Compound May Be Sign, Or Cause, of Kidney Disease
Understanding ADMA's role may lead to treatments, researchers say
WEDNESDAY, June 29, 2005 (HealthDay News) -- A new molecular marker may be a sign -- or a contributing cause -- of kidney damage and loss of organ function in people with chronic kidney disease, say German and Italian researchers.
The marker, called asymmetric dimethylarginine (ADMA), measures blood vessel damage and may help predict further loss of kidney function, according to two studies in the August issue of the Journal of the American Society of Nephrology.
If further research shows that elevated levels of ADMA are not just a marker, but actually a cause of progressive kidney damage, then treatments to reduce ADMA levels may help prevent long-term consequences in patients with chronic kidney disease.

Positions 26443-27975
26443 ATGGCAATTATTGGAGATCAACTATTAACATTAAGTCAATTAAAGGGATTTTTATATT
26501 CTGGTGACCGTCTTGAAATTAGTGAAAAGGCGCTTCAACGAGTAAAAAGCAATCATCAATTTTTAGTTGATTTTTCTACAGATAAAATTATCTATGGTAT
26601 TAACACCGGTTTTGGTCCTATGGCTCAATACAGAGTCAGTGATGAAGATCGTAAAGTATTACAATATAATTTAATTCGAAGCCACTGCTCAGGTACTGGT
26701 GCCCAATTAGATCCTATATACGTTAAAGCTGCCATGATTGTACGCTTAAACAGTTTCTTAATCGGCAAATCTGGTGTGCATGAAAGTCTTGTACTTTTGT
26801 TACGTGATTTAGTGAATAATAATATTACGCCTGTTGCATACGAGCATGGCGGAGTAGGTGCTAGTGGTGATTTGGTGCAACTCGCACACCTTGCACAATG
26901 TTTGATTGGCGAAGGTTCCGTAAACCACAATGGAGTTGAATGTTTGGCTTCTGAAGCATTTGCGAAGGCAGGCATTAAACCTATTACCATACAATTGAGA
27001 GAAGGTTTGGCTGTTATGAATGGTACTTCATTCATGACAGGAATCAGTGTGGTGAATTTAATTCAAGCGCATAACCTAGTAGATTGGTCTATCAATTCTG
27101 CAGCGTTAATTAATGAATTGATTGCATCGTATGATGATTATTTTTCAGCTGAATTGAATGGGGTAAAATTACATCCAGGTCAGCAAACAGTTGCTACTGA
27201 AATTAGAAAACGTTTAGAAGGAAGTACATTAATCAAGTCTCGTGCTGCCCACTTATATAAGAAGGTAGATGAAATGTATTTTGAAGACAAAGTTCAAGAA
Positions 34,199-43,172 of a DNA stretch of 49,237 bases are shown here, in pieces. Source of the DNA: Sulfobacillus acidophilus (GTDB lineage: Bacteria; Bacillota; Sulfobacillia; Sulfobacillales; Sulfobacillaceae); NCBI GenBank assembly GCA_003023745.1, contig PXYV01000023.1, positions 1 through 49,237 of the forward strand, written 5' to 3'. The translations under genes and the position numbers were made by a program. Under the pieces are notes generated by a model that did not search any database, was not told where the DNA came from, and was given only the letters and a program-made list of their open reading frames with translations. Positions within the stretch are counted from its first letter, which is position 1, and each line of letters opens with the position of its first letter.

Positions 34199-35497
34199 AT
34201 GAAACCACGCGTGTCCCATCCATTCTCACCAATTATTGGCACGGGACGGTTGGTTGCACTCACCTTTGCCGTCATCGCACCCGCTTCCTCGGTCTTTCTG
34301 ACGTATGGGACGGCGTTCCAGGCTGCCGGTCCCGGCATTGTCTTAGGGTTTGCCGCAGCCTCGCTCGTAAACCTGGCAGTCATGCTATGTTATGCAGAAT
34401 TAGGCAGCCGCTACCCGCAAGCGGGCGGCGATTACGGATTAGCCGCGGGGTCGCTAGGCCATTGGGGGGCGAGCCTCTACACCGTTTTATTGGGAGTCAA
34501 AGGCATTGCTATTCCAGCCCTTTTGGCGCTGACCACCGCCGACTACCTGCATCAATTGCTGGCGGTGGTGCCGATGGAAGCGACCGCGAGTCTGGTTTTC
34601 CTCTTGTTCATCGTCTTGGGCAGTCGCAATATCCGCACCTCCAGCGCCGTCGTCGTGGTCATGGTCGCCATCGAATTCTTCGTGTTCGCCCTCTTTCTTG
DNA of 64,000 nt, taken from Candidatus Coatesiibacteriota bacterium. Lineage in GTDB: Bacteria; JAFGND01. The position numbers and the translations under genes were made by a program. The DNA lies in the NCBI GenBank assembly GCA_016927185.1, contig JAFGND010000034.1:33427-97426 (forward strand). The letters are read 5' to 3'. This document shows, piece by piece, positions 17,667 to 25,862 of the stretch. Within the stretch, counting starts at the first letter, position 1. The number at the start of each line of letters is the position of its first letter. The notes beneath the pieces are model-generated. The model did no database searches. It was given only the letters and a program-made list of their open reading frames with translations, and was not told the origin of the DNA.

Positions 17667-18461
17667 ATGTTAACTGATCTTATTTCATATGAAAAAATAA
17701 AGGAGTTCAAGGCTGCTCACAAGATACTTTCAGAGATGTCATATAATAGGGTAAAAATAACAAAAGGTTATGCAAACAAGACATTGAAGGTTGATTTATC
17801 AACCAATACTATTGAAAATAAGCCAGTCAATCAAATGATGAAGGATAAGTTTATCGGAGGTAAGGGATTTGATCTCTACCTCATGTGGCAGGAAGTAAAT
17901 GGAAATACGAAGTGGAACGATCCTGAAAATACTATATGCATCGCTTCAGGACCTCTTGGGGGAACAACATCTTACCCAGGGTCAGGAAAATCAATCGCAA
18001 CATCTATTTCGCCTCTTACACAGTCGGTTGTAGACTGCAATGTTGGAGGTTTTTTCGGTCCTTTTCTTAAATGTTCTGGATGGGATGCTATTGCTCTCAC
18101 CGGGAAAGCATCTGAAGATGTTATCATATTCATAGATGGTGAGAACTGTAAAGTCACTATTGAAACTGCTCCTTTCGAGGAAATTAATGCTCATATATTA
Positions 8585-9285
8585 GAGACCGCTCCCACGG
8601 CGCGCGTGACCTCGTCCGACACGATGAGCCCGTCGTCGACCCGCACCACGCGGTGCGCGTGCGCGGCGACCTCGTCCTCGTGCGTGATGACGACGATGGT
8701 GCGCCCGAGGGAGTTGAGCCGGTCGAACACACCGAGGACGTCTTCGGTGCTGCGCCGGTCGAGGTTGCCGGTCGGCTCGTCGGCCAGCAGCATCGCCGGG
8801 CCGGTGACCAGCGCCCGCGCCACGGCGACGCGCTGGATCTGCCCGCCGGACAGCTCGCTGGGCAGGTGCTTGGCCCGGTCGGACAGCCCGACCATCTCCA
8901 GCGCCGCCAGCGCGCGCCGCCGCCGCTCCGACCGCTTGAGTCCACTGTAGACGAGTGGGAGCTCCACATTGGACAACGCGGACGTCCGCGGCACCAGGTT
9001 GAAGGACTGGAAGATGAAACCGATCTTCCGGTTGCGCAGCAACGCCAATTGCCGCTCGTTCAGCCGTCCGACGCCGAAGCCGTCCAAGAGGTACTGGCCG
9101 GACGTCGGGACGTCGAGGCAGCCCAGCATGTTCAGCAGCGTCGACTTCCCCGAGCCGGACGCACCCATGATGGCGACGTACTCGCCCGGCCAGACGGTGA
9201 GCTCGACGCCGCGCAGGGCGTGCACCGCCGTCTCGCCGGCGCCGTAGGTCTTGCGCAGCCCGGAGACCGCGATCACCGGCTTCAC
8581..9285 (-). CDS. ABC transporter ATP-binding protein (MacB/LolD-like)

In the first study, German researchers at Hanover Medical School measured ADMA concentrations in 227 people with mild to moderate chronic kidney disease. At the start of the study, people with lower kidney function also had higher ADMA levels. As the study progressed, patients with higher ADMA levels were more likely to have progressive kidney disease and took less time to develop progressive kidney disease, the researchers found.
In the second study, Italian researchers at Cremona Hospital evaluated 131 mainly older people with moderate to severe chronic kidney disease. At the start of the study, patients with higher ADMA levels had worse kidney function. After two years, those with higher ADMA levels were more likely to have died or to have entered end-stage kidney disease.
The American Academy of Family Physicians has more about CKD.